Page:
Does This Breed Get Along With Other Pets?

Whippets generally get along well with other dogs, as long as they are not too small. This breed has an extremely high prey drive, so cats and smaller pets are viewed as prey rather than family members. It is not unusual for a Whippet to attack and kill a cat out of instinct. This instinct isn’t usually reduced with socialization, so a Whippet may not be the best choice if you have cats in the home.

If you have a medium to large dog in the house, a Whippet can be a great companion for exercising your other dog (and your children). They do a great job of keeping older dogs energized and tiring out young children.divider-dog

Things to Know When Owning a Whippet:

Food & Diet Requirements 🦴

Whippets aren’t large dogs, so they don’t require an excessive amount of food. They will do well on high-quality dry dog food fed twice per day.

Exercise 🐕

While Whippets are fairly calm, they do require regular exercise to avoid becoming destructive or misbehaving. They require 30–60 minutes of exercise each day at a minimum. It’s ideal for them to have a fenced yard to run around in to burn off excess energy.

A Whippet’s energy bursts are short because they are bred to go fast for a limited amount of time when hunting. They burn out fairly quickly with high-intensity exercise.

Whippet in the desert
Image Credit: Danita Delimont, Shutterstock

Training 🎾

As a highly intelligent breed, Whippets are easy to train. They learn quickly and excel at obedience training. As with many intelligent dogs, they can have a stubborn streak and will need consistent leadership.

These dogs do well at all sorts of dog sports, and when trained appropriately, they will do anything that their owners ask of them.

Grooming ✂️

Whippets are extremely low-maintenance dogs in terms of their grooming needs. They have a short coat that rarely requires brushing. They are also virtually odor-free, so they don’t need frequent baths. To keep a Whippet’s coat shiny, simply wipe them down with a wet towel.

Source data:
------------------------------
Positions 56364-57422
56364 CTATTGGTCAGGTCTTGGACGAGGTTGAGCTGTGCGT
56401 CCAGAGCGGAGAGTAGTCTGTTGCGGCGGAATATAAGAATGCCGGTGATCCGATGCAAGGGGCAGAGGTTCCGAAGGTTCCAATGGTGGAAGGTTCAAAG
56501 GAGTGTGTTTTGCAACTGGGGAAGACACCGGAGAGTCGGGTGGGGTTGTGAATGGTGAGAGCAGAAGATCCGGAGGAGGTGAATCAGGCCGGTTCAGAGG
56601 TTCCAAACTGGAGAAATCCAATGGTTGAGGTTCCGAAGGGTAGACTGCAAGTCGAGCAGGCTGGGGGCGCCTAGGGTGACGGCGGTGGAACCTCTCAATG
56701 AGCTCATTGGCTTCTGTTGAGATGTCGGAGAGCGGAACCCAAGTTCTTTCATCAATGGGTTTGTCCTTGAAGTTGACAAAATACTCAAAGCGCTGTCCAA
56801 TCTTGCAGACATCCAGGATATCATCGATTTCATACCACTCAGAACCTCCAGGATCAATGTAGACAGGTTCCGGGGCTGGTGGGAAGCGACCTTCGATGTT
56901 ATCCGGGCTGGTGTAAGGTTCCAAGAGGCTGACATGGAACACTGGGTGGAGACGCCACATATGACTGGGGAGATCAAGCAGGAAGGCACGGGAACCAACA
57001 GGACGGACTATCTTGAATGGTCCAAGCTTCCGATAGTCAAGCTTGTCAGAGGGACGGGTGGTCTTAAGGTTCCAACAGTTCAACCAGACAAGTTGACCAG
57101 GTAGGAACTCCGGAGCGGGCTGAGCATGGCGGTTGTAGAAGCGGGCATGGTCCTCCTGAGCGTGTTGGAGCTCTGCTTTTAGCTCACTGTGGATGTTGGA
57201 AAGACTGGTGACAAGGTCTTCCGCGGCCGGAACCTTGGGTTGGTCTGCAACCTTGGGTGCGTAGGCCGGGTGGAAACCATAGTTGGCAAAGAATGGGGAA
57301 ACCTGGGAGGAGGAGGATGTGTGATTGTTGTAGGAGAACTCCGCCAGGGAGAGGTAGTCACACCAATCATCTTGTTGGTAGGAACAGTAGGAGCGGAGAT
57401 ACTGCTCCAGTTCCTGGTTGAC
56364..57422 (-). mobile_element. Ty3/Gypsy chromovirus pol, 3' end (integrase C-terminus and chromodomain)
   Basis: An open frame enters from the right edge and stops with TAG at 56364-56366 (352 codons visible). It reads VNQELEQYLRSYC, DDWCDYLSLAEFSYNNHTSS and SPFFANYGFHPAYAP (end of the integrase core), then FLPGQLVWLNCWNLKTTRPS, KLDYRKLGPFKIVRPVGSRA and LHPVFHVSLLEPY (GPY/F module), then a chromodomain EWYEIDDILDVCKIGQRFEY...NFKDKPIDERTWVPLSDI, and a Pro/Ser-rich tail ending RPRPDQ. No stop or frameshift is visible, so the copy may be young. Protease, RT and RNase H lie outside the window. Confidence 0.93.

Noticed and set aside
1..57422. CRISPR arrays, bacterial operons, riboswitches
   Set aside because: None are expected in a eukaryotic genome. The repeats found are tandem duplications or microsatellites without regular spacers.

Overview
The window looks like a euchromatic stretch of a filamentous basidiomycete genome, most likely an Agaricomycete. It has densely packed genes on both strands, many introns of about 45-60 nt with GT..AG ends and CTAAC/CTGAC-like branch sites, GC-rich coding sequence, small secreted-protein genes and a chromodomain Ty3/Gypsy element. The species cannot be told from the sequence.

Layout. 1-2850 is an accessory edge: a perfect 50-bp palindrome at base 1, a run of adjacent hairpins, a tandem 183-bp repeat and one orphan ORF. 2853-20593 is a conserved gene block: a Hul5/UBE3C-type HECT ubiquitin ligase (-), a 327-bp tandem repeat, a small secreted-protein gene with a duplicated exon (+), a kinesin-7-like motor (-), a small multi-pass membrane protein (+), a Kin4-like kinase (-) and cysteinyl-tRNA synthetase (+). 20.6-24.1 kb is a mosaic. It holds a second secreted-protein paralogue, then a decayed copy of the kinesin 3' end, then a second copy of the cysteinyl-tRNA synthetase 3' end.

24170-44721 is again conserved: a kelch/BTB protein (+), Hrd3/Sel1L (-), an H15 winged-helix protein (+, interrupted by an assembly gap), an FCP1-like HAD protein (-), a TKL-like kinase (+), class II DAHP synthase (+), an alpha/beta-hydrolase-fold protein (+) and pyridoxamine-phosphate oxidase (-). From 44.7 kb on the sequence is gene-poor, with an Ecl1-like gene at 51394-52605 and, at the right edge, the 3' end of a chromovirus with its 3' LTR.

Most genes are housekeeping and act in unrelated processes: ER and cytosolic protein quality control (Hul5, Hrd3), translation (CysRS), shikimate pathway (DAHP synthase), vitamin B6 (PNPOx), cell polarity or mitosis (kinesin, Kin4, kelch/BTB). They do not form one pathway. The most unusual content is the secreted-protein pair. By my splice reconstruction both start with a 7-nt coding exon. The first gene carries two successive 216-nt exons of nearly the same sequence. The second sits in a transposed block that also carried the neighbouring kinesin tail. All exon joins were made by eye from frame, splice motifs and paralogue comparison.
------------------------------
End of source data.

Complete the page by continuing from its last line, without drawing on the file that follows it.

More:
This breed is a moderate shedding breed. While their short hair doesn’t make too much of a mess, you may find that you need to carry a lint brush when wearing dark clothing around your Whippet.

They will also require regular nail trims, especially since they run so fast. Long nails can get caught and cause discomfort while a Whippet is running at full speed.

Health and Conditions 🏥

Whippets break the mold as far as health conditions go. Many purebred dogs have a wide range of health problems and genetic concerns, but Whippets do not. They’re a healthy breed, with genetic conditions occurring in rare instances.

The biggest health concern for Whippets is weight. These dogs appear skinny compared to other breeds when they are at a healthy weight, often with their ribs showing. Their frame, however, isn’t built to tolerate excess weight, leading to serious bone and joint problems if they become overweight.

Minor Conditions
  • Deafness
  • Anesthesia sensitivity
Serious Conditions
  • Von Willebrand’s disease


Male vs. Female

Male and female Whippets have a noticeable size difference, with males being larger than females. Males do not have tendencies toward aggression any more than females, which is another unique feature of this breed.

Females are known for being more independent and stubborn than males, while males are known for being more loyal.


Final Thoughts

Whippets are affectionate, loyal dogs that are easily trained. They excel at a wide variety of dog sports and make excellent family dogs. Since they were originally bred for hunting, they have a strong prey drive that can make them dangerous to cats or other small animals, even with socialization. They do make great companions for kids and other dogs,

While they need to be exercised every day, they are generally calm and even-tempered inside the home and don’t need much space. Since they don’t bark frequently, they are suited to urban living, provided that their family is dedicated to giving them regular outdoor exercise.

Featured Image Credit: Dora Zett, Shutterstock

Oliver Jones

Oliver (Ollie) Jones - A zoologist and freelance writer living in South Australia with his partner Alex, their dog Pepper, and their cat Steve (who declined to be pictured). Ollie, originally from the USA, holds his master's degree in wildlife biology and moved to Australia to pursue his career and passion but has found a new love for working online and writing about animals of all types.